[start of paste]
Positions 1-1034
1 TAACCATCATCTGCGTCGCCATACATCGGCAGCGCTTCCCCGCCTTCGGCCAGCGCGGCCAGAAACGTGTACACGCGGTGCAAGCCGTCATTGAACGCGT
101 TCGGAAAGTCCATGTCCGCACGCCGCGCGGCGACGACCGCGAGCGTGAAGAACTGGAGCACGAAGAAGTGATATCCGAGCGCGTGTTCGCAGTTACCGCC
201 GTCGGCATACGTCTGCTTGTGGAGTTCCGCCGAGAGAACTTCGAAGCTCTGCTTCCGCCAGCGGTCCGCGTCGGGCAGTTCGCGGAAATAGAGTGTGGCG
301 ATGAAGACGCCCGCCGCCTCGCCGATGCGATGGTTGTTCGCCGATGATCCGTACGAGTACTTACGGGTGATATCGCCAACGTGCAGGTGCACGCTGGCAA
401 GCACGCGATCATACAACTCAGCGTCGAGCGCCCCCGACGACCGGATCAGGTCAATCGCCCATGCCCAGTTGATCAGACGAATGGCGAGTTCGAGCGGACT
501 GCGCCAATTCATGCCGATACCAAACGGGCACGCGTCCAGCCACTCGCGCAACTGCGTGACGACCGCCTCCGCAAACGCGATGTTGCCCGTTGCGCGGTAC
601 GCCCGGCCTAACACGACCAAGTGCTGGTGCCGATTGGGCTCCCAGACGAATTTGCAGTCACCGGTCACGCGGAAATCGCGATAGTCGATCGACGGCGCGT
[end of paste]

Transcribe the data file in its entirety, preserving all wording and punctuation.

Positions 1-1034
1 TAACCATCATCTGCGTCGCCATACATCGGCAGCGCTTCCCCGCCTTCGGCCAGCGCGGCCAGAAACGTGTACACGCGGTGCAAGCCGTCATTGAACGCGT
101 TCGGAAAGTCCATGTCCGCACGCCGCGCGGCGACGACCGCGAGCGTGAAGAACTGGAGCACGAAGAAGTGATATCCGAGCGCGTGTTCGCAGTTACCGCC
201 GTCGGCATACGTCTGCTTGTGGAGTTCCGCCGAGAGAACTTCGAAGCTCTGCTTCCGCCAGCGGTCCGCGTCGGGCAGTTCGCGGAAATAGAGTGTGGCG
301 ATGAAGACGCCCGCCGCCTCGCCGATGCGATGGTTGTTCGCCGATGATCCGTACGAGTACTTACGGGTGATATCGCCAACGTGCAGGTGCACGCTGGCAA
401 GCACGCGATCATACAACTCAGCGTCGAGCGCCCCCGACGACCGGATCAGGTCAATCGCCCATGCCCAGTTGATCAGACGAATGGCGAGTTCGAGCGGACT
501 GCGCCAATTCATGCCGATACCAAACGGGCACGCGTCCAGCCACTCGCGCAACTGCGTGACGACCGCCTCCGCAAACGCGATGTTGCCCGTTGCGCGGTAC
601 GCCCGGCCTAACACGACCAAGTGCTGGTGCCGATTGGGCTCCCAGACGAATTTGCAGTCACCGGTCACGCGGAAATCGCGATAGTCGATCGACGGCGCGT